PTH supports the cause of Pakistani journalists whose employers – big, powerful, political and corporate magnates – keep their critical workforce underpaid and thus open to manipulation and vulnerable to economic needs. It is time that an independent Supreme Court provides complete justice to this group. Raza Rumi
The International Federation of Journalists (IFJ) is concerned to
learn of a new effort by Pakistan’s newspaper owners to secure a
judicial order that declares the law on wages and working conditions
in the industry contradicts constitutional freedoms.
According to reports received from the Pakistan Federal Union of
Journalists (PFUJ), an IFJ affiliate, a bench of the High Court of
Sindh in Karachi held one hearing of the petition brought before it
by the All Pakistan Newspaper Society (APNS) and the Herald
Newspapers group yesterday and will resume hearings tomorrow.
“The IFJ is appalled that these long-running stalling tactics by
newspaper owners are obstructing Pakistan’s journalists in their
quest for a fair deal, posing a needless challenge to their
professional security and dignity when they are already under
pressure from the delicate law and order
situation,” IFJ General Secretary Aidan White said.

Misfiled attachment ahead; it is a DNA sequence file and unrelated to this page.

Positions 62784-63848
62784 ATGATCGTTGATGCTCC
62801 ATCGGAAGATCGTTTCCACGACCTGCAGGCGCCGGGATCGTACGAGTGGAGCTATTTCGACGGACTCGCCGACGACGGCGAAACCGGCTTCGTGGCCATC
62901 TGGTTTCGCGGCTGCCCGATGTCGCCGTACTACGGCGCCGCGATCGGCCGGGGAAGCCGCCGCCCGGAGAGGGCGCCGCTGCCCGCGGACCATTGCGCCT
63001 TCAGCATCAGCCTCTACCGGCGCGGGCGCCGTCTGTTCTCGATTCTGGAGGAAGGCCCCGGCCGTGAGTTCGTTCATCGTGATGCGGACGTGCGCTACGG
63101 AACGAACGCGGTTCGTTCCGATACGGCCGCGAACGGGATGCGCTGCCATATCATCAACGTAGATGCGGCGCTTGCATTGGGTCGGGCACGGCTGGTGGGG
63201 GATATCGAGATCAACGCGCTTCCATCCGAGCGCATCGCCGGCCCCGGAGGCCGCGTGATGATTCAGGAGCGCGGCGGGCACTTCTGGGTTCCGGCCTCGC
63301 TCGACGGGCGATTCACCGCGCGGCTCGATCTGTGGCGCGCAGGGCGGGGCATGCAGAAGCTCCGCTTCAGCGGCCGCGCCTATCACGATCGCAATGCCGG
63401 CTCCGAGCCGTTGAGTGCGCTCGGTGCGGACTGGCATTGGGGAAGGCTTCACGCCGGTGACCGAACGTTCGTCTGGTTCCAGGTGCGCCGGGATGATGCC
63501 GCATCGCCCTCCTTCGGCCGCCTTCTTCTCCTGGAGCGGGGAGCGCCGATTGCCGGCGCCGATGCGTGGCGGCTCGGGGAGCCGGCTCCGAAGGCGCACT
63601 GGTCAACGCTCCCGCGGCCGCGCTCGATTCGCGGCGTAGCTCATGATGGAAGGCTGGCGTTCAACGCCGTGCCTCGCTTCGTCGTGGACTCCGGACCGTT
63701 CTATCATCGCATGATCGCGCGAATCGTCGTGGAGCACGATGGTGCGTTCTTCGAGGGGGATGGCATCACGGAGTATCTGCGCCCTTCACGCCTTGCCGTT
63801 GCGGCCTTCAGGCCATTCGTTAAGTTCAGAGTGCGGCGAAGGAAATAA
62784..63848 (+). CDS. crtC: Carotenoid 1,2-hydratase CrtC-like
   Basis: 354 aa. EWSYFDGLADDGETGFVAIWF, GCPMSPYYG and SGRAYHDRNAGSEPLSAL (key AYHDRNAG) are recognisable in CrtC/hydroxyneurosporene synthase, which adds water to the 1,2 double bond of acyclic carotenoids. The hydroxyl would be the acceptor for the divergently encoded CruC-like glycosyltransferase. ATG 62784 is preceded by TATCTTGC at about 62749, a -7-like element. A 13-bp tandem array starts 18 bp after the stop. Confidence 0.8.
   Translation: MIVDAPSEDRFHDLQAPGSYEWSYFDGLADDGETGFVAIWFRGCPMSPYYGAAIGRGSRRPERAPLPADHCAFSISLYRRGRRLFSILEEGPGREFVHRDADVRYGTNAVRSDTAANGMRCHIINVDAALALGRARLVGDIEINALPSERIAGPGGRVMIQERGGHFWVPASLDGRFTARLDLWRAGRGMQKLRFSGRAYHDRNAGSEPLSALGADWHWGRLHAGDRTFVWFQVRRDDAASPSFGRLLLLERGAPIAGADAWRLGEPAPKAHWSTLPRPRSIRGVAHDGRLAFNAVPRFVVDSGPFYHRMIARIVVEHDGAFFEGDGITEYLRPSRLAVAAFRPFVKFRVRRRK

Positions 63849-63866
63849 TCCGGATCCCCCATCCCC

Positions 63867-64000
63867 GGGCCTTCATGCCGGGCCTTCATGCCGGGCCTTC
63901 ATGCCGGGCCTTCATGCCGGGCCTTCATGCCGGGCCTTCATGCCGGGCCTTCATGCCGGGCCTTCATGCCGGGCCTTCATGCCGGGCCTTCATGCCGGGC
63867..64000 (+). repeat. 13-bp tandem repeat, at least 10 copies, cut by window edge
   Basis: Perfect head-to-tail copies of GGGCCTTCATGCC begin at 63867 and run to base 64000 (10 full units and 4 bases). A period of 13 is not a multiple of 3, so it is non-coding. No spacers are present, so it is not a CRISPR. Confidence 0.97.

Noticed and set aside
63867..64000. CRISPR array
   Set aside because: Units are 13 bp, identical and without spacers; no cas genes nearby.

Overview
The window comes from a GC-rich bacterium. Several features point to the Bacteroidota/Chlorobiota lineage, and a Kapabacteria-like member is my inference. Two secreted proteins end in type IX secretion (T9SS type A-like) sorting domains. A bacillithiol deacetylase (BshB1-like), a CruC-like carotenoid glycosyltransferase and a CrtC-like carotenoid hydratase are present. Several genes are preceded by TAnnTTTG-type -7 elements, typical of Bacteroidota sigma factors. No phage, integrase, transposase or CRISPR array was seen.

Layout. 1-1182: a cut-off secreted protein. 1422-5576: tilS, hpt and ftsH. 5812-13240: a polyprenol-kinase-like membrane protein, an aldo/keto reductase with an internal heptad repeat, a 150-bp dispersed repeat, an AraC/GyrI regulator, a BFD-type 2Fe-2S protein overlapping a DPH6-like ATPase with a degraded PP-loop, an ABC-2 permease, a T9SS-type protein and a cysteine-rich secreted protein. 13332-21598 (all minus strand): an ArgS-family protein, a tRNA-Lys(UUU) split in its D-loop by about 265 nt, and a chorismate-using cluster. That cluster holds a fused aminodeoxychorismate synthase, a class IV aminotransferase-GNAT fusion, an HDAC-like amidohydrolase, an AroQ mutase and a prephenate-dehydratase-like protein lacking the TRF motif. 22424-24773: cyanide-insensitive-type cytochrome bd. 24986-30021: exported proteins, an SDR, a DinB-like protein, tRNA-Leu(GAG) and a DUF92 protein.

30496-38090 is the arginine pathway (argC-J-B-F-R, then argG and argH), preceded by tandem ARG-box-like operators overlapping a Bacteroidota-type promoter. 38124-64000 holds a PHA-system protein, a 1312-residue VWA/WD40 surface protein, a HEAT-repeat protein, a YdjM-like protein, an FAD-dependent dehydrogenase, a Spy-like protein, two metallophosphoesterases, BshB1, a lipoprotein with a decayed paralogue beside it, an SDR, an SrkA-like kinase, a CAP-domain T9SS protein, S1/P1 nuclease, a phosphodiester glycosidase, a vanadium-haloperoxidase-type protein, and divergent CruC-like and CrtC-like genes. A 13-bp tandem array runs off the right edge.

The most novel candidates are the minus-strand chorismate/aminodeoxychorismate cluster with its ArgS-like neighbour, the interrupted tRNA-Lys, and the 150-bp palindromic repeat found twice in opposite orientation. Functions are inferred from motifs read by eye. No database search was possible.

At the centre of the petition is the Newspaper Employees’ (Conditions of
Service) Act which was passed into law by Pakistan’s National Assembly in
1973. The owners have argued that the law, which singles out the newspaper
industry for a statutory determination of wages, is discriminatory and goes
against constitutional provisions on free speech and the liberty of
The PFUJ, through its legal representatives, argues that the law has
been passed by the peoples’ representatives after due deliberation
and embodies the public interest in safeguarding conditions of
service in the newspaper industry, which is more than a commercial
enterprise and serves an essential public function.
According to the PFUJ, owners failed in an earlier effort to approach
Pakistan’s Supreme Court to declare the law unconstitutional.
The IFJ notes that the Wage Award for journalists was mandated in 2000
and has been very partially implemented by Pakistan’s newspaper
“The protective legislation for Pakistan’s journalists has languished
far too long in official neglect, while newspaper managements have
blocked its most salutary provisions,” White said.
“Pakistan’s newspaper owners must abandon their effort at legal
obstruction and step up with a fair deal for their workers. Only
then can the very serious security challenges facing the media
community in Pakistan, typified by the crisis of safety in the
country’s conflict-prone regions, be
For further information contact IFJ Asia-Pacific on +612 9333 0919
*The IFJ represents over 600,000 journalists in 125 countries*